"The extent to which people will stand up to defend evil and evildoers is a measure of how deeply rooted is the Canaanizing rot in a culture." [Note: Block, Judges . . ., p. 568.]
The Benjamites were outstanding warriors in Israel. Ehud and Saul, as well as other champions, came from the tribe of Benjamin (cf. Genesis 49:27; 1 Chronicles 8:40; 1 Chronicles 12:2). The 700 left-handed soldiers (Judges 20:16) were evidently an elite force, all of whom were expert in the use of the sling.
"Alone a left-handed person was considered handicapped [e.g., Ehud] and in a contingent of right-handed troops an actual liability, but if enough left-handed men could be assembled to make up an entire contingent, a disadvantage could be transformed into a distinct advantage, physically and psychologically." [Note: Ibid., p. 557.]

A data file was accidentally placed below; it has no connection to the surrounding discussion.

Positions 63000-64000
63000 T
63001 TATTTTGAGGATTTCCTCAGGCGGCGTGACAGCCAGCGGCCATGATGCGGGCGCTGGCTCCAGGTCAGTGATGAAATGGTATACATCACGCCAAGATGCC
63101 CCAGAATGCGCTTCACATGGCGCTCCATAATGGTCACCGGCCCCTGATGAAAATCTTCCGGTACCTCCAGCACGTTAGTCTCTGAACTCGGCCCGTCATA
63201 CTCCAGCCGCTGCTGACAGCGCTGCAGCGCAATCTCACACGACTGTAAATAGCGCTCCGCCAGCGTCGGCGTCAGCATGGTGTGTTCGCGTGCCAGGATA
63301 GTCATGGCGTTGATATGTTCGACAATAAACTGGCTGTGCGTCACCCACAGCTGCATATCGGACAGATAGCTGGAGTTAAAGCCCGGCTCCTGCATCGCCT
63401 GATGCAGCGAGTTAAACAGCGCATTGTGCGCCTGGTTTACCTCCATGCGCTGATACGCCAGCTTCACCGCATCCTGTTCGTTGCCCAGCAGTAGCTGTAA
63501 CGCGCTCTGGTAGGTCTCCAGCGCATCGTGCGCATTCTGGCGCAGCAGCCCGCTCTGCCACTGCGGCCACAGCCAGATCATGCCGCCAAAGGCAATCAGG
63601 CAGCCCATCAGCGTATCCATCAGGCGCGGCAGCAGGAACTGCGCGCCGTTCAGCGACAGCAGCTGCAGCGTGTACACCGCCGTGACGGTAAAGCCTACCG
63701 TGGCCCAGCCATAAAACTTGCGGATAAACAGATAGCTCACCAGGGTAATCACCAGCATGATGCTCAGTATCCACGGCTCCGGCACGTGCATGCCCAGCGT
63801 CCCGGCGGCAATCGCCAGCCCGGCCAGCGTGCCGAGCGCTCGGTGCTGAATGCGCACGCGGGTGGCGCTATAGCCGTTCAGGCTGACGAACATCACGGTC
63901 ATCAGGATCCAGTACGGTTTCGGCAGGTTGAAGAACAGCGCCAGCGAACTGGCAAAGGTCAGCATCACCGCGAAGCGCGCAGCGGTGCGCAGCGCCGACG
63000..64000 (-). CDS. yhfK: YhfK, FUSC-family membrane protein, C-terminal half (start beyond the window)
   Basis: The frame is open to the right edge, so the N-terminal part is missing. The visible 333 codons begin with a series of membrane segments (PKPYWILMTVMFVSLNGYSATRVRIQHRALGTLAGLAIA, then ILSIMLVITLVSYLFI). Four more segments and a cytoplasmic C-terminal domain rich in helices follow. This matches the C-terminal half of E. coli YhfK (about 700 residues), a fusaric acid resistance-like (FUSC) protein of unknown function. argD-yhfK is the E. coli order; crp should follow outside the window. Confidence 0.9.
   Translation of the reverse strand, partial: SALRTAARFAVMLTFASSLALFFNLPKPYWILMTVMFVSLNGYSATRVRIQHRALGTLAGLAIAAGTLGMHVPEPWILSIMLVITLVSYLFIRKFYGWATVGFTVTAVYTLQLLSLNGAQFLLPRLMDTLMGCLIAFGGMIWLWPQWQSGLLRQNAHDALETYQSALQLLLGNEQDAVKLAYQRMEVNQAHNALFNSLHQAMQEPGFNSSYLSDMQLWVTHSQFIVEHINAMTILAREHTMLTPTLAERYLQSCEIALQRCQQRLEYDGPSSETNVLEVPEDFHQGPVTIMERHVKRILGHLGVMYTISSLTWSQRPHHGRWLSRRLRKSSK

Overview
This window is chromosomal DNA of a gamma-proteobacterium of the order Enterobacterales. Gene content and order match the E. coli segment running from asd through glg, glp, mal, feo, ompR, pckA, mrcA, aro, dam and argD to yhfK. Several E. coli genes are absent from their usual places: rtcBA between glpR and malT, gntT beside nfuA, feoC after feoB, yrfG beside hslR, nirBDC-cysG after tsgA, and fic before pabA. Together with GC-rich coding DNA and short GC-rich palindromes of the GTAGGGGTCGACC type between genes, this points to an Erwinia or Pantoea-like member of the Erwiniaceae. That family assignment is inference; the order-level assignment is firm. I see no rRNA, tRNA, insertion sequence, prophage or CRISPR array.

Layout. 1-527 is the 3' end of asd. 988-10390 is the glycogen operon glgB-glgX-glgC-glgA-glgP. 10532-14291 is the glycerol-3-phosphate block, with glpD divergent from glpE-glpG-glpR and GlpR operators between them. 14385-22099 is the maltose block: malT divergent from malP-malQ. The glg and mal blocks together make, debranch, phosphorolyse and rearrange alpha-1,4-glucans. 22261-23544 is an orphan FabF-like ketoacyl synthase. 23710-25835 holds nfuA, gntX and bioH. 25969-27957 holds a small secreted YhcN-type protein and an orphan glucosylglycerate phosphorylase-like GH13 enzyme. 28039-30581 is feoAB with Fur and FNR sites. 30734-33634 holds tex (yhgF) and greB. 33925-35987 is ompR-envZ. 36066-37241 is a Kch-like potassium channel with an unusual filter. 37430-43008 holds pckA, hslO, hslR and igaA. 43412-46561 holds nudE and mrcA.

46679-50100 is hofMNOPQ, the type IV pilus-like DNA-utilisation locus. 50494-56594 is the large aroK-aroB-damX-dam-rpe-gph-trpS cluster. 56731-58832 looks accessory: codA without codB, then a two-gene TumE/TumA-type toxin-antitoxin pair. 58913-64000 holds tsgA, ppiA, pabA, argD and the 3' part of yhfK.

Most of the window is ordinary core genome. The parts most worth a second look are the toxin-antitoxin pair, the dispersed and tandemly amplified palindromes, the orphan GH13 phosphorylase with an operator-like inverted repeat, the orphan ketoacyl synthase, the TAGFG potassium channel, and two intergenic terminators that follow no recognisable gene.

"The sling, which was employed with a left-handed motion, must not be confused with the modern schoolboy’s catapult [slingshot]; it was a formidable weapon of war used in the Assyrian, Egyptian, and Babylonian armies as well as in Israel. David’s encounter with the Philistine, Goliath, is a telling example of the power and accuracy of this weapon (1 Samuel 17:49). It has been estimated that stones weighing up to one pound could be projected with uncanny accuracy at speeds up to 90 m.p.h.!" [Note: Cundall and Morris, p. 201.]
The Israelites went to Bethel to inquire for God’s strategy in their battle (Judges 20:18). In Judges 1:1 they inquired of Yahweh, but here they inquired of Elohim, the generic name for God. In Judges 1:1 the Lord directed Judah to go up against the Canaanites, but here He told Judah to go up against the Benjamites. These details are still more evidence of Israel’s departure from the Lord.